Removing Barriers Blog

Charter Modernization on the Brink in California
Posted August 24, 2016 by CUNA Advocacy

A major bill that would modernize the California state credit union charter, A 2274, passed its final legislative hurdle in the state Assembly by a vote of 66-0 yesterday. This bill is the culmination of efforts by the California Credit Union League’s State Charter Review Committee and is now on the desk of Gov. Jerry Brown, who will need to sign the bill before Sept. 30. If signed, the provisions will go into effect Jan. 1.

The legislation modernizes the state charter by:

1) Allowing member business loans to exceed a member's deposits;

2) Eliminating board approval of membership applications;

3) Allowing for an audit committee in lieu of a supervisory committee;

4) Allowing non-members to act as co-borrowers, surety, or guarantors of a loan made to a member;

5) Redefining which credit union officials' loans are subject to certain limitations and are required to be reviewed by the board;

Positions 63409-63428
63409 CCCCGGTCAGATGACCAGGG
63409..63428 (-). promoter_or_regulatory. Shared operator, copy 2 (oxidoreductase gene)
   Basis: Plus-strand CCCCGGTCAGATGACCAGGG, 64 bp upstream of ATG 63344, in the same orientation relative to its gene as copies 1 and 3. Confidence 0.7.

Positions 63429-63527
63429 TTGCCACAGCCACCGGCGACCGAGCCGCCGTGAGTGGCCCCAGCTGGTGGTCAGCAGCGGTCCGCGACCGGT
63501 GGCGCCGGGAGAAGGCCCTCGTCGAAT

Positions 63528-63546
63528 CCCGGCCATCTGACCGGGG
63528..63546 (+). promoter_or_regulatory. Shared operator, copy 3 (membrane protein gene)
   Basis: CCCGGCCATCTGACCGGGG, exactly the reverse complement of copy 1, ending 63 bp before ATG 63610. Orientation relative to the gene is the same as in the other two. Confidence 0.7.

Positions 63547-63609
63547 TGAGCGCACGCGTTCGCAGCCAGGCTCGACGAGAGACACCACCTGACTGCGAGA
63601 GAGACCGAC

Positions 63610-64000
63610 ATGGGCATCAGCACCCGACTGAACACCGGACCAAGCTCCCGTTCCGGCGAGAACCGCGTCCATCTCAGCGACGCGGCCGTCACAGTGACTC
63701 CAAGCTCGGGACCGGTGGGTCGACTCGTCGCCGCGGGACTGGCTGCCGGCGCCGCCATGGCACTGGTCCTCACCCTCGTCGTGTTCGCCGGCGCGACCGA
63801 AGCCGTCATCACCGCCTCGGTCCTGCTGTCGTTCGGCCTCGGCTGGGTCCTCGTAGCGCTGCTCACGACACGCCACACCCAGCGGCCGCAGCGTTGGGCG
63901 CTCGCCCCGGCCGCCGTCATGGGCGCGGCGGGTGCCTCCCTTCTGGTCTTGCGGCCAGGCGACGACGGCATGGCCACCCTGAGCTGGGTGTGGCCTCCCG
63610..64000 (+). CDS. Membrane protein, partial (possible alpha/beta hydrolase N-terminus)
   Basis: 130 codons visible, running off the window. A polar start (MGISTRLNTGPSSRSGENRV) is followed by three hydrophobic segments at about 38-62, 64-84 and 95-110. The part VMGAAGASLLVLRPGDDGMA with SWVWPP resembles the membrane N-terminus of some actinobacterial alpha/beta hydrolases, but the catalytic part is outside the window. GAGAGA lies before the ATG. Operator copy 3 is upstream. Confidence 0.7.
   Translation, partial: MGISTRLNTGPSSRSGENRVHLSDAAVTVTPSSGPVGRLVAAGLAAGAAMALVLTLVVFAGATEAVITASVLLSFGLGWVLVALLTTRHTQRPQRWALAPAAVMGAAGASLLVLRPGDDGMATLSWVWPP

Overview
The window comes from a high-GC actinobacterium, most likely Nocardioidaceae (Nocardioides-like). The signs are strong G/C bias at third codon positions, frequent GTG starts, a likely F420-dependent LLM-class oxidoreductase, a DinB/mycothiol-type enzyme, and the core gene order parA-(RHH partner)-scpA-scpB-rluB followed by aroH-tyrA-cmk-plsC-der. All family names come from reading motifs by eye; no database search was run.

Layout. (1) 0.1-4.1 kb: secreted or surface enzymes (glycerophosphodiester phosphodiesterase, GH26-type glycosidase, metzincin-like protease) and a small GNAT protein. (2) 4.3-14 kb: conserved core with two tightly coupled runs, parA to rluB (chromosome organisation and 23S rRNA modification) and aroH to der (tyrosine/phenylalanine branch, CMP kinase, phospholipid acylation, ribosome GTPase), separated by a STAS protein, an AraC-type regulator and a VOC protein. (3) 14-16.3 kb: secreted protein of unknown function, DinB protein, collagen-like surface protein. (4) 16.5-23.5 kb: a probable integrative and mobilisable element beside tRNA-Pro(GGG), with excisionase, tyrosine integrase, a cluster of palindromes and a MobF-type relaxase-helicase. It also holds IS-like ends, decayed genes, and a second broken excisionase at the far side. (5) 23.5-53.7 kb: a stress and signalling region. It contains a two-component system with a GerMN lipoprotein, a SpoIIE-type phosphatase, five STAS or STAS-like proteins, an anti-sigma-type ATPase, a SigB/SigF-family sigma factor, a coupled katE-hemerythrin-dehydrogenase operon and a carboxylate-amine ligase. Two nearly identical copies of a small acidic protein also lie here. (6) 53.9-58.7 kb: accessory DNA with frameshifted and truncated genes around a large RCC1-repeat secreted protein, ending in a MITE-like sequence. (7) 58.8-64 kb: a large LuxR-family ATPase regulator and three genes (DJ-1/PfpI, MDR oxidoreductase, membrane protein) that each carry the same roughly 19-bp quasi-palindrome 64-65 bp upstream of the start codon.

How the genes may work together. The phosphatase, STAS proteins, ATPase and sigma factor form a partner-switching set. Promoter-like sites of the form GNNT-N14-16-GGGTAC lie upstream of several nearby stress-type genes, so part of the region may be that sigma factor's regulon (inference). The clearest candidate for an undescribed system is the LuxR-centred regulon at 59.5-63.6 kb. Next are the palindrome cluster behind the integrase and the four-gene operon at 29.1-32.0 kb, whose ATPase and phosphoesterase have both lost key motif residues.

6) Allowing credit unions to decide whether their boards need to meet on a monthly basis, or if they should opt to meet less often based on the needs of the credit union; and

7) Removing unnecessary loan documentation requirements.

Throughout the legislative process, this measure was well received by lawmakers as it passed through the Assembly Banking and Finance Committee with a vote of 12-0, Assembly Appropriations Committee (20-0), Assembly Floor (79-0), Senate Banking and Finance Committee (7-0), Senate Appropriations Committee (7-0), and the Senate Floor (38-0).

With eight days left in the California Legislative Session, the league is focused on other credit union-related bills including measures regulating property accessed clean energy (PACE) loans and unclaimed property.